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My room at Nathan's, in a 6 bed dorm. I was on the far bottom right, on the first floor next to the window on the street. I was worried about this at first, but the noise wasn't a problem. Notice the nice big lockers - they even give you a free lock to use at check-in! Total price? $17 U.S. a night!

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Nathan's turned out to be quite the place. They even had a renovated basement with a pool table...

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and a home theater! Notice the couches on risers!

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In the common room of the hostel I began to work on the blog. Soon I met Matthew, who is from Eastern Washington State. He said that people are surprised to find out that that area of Washington State is desert country, with rolling hills, sagebrush and tumbleweeds. Matthew is traveling for three weeks after doing student teaching in Ireland in ceramics. He hopes to return to the U.S. to find a job teaching ceramics in High School or College. Matthew is a photographer too, and soon hopes to set up a web site for his best work. Matthew and I made plans to explore Krakow together the next morning after breakfast.

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I also met Krisztina, who is from Targu-Mures, Romania. She is an English language teacher, with excellent English speaking skills. She was accompanying 20 6th grade students and 20 adults on a trip to Krakow on a school trip. They were all staying in the same hostel as Matthew and me, and were very well behaved. Krisztina speaks 5 languages, which amazed me. She thinks that travel is terrific education for the kids. Krisztina enjoys practicing her English using Yahoo messenger with friends she has made from around the world. I told Krisztina that she would make a great our guide! It was great to meet you and your students, and good luck in school!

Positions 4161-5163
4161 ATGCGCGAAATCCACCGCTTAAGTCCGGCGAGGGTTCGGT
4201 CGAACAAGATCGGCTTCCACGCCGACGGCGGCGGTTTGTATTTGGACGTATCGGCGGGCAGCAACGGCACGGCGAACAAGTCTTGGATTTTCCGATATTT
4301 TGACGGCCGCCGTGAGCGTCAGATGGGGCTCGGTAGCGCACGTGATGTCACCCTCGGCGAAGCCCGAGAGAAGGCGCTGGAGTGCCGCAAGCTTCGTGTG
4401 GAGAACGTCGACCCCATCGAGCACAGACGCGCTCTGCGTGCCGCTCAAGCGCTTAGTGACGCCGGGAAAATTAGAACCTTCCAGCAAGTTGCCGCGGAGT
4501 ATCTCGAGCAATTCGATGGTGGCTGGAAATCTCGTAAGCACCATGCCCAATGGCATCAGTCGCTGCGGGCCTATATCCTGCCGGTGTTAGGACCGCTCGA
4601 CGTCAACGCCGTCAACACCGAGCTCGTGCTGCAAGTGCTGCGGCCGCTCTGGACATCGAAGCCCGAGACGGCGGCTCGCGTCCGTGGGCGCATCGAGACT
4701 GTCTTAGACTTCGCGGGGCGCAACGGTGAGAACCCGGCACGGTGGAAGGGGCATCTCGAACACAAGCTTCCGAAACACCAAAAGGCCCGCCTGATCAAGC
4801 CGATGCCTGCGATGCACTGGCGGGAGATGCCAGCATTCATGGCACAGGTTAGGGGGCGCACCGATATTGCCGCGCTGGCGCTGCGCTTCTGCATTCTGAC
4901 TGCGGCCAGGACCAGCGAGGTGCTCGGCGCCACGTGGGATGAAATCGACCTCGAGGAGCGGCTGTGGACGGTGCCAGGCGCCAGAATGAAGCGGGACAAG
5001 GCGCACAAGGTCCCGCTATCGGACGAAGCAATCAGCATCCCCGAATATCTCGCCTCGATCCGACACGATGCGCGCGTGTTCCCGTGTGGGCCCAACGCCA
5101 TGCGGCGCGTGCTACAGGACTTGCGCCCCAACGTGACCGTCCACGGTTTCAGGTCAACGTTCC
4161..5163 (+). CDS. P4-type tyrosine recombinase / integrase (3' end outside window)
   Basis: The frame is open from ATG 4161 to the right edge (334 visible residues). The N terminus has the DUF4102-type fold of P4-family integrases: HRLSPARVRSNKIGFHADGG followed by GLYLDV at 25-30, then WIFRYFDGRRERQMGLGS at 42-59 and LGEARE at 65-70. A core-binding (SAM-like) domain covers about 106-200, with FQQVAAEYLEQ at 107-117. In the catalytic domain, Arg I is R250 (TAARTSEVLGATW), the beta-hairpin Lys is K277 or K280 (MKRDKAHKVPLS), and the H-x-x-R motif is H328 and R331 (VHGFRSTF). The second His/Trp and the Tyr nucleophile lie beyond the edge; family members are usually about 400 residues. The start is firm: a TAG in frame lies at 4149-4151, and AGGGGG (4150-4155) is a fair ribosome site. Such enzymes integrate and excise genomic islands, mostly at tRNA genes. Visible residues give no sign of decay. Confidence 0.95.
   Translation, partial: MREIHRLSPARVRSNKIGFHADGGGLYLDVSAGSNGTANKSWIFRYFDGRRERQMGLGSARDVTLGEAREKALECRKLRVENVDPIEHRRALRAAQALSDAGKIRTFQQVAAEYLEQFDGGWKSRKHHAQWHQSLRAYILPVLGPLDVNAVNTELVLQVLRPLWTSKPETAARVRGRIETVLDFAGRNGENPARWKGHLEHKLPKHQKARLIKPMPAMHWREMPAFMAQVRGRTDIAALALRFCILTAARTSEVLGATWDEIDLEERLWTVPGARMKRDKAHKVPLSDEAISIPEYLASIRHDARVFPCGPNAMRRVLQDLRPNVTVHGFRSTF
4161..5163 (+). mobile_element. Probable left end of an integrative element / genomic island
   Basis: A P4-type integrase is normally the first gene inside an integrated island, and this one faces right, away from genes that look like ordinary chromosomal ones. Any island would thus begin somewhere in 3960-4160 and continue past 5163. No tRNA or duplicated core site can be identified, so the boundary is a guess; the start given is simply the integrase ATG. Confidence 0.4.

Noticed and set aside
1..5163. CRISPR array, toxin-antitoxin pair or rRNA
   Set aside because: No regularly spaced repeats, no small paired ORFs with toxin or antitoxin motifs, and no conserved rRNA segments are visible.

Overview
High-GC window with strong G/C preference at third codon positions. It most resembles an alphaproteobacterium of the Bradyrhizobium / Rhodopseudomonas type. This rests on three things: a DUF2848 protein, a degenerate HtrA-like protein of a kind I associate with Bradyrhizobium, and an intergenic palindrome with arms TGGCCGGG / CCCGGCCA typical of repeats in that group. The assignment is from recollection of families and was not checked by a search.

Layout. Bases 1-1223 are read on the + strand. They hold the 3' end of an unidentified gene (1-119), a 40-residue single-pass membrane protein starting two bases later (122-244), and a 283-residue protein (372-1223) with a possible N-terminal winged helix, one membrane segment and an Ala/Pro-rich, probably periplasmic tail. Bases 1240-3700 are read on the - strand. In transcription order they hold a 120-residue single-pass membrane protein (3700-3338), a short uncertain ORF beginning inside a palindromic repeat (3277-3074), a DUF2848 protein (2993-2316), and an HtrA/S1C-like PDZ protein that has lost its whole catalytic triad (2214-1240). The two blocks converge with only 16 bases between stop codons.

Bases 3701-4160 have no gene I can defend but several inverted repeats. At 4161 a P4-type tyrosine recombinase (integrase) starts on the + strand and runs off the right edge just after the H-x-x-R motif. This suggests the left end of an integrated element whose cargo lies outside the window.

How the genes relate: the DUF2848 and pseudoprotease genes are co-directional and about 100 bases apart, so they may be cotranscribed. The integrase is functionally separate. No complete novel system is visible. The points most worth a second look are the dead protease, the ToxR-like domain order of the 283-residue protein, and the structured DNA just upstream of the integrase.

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The next morning Matthew and I headed out after the free breakfast at the Hostel (bread, butter, and jam). This was a neat sign right across the street. Can you imagine driving around with it on the top of your car?

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I have always paid attention to interesting graffiti. I even wrote a paper on it on Semester at Sea. I loved this mouse!

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A great older couple jamming on the street!

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We even met some traditional Polish military officers on the main square. Matthew took this picture. I just hope that thing's not loaded....